The Freedom From Religion Foundation is delighted to announce its fourth annual essay competition for law school students.
Law students are invited to submit a no more than 1,500 word essay on why religious exemptions from vaccine requirements are not required. The contest will award $10,000 in prize money, with $4,000 for first place, $3,000 for second and $2,000 for third place, plus $500 discretionary awards for honorable mentions.
People who oppose Covid-19 vaccines for political or other reasons are now abusing religious exemptions in order to flout vaccine mandates. Against this backdrop, lawsuits have surged, challenging vaccine requirements on religious grounds and arguing that the First Amendment requires religious exemptions.
Entrants to the law school essay competition are being asked to craft an argument that religious exemptions from vaccine requirements are not legally required — addressing constitutional questions as well as other legal issues raised by such mandates.
The contest is open to ongoing law school students attending a North American law school, except those starting law school for the first time in the fall of 2022. Students remain eligible to enter this contest if they will graduate from law school by spring or summer of 2022.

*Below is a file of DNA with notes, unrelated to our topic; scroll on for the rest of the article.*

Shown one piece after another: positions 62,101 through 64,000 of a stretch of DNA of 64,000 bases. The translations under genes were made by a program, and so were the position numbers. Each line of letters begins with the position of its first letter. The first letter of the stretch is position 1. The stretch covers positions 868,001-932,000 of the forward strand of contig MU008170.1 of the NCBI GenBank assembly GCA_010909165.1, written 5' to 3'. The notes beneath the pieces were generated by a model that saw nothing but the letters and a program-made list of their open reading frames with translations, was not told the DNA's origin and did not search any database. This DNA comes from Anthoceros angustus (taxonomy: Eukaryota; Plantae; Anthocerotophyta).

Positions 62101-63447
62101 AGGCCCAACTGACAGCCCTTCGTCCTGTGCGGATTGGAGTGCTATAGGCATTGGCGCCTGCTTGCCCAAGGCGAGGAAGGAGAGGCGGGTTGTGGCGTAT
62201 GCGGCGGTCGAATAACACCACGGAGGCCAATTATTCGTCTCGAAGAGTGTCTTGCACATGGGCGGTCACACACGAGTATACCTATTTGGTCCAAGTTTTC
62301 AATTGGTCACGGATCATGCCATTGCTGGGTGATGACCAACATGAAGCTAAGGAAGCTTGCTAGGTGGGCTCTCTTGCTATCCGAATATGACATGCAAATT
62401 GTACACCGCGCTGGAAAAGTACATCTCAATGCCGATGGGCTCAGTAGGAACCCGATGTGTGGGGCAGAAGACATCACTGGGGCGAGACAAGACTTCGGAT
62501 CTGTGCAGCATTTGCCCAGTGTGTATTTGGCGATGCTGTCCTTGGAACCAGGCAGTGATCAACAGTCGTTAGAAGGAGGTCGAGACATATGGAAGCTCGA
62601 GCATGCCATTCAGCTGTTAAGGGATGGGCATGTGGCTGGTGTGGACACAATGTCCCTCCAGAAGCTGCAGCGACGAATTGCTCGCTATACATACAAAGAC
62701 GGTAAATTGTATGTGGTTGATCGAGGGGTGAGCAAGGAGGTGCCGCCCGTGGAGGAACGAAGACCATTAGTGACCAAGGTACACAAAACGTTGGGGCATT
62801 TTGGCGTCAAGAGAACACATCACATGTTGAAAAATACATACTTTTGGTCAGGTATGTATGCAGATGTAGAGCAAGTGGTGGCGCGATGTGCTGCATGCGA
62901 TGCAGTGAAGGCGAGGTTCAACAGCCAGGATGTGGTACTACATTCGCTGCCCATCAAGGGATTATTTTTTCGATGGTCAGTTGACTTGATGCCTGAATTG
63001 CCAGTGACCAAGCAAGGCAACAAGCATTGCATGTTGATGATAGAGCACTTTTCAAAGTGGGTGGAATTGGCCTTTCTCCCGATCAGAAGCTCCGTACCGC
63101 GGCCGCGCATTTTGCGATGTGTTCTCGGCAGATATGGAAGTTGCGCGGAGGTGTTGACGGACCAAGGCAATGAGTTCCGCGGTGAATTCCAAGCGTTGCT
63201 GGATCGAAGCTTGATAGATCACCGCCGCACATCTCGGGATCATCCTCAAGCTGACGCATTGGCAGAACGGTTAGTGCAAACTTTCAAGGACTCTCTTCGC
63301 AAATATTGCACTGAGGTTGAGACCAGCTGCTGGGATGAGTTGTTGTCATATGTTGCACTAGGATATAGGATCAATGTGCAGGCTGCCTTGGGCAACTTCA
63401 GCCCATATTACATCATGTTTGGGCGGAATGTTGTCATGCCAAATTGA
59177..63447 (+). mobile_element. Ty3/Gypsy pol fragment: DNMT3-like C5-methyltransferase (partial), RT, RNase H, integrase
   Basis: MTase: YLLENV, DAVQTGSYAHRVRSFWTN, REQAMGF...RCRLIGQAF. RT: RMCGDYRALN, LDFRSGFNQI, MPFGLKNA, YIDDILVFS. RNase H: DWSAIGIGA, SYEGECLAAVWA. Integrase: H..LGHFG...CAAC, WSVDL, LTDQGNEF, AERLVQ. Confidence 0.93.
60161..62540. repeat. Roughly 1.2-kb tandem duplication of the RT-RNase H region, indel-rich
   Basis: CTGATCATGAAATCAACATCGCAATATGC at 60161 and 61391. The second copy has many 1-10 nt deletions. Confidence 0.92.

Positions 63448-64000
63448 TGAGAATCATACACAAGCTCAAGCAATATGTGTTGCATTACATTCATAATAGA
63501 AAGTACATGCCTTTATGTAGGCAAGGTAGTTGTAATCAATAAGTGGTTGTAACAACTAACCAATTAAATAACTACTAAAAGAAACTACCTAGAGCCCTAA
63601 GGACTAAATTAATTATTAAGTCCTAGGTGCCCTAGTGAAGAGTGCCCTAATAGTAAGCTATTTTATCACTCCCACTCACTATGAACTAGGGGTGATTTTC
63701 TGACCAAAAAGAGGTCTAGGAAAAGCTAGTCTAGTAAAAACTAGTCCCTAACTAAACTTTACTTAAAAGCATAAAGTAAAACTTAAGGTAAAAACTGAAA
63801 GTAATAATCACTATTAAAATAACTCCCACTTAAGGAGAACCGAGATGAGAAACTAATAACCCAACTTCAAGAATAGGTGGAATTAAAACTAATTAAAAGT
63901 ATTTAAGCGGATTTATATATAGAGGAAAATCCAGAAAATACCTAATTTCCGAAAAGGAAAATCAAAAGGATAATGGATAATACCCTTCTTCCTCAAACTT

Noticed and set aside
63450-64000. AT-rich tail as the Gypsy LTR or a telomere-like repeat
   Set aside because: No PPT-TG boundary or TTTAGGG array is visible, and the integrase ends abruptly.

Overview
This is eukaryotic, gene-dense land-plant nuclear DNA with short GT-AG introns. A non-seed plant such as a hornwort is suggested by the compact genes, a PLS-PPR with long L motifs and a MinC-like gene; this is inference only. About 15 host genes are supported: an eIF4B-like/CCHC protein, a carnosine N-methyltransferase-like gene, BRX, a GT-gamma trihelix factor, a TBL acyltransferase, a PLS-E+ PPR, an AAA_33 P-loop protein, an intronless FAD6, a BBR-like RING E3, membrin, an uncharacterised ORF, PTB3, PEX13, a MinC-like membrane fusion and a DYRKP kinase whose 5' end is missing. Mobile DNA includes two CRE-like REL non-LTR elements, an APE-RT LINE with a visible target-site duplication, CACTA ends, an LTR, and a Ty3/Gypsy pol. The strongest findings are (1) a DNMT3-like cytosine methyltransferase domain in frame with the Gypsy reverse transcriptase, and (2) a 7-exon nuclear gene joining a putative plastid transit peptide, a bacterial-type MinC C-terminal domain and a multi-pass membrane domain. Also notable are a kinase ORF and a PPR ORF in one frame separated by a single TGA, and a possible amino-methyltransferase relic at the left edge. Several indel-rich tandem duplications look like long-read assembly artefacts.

Eligible entrants will receive a complimentary copy of the book, The Lord Was Not on Trial: The Inside Story of the Supreme Court’s Precedent-Setting McCollum Ruling, by Dan McCollum, and a one-year complimentary student membership in FFRF, including a digital version of 10 issues of Freethought Today, FFRF’s newspaper, which publishes winning student essays. The deadline is midnight on March 15, 2022.
Contest entrants must fill out an application form online, which also details other requirements, and attach their essay.
“The unprecedented challenges against mandatory vaccinations, and corollary demand for religious exemptions, are threatening to derail Covid-19 mitigation policy in the United States,” says FFRF Co-President Annie Laurie Gaylor. “We eagerly look forward to reading all the erudite secular-minded essays espousing a reason-based public health care policy.”
The Freedom From Religion Foundation strongly encourages law students to enter the contest.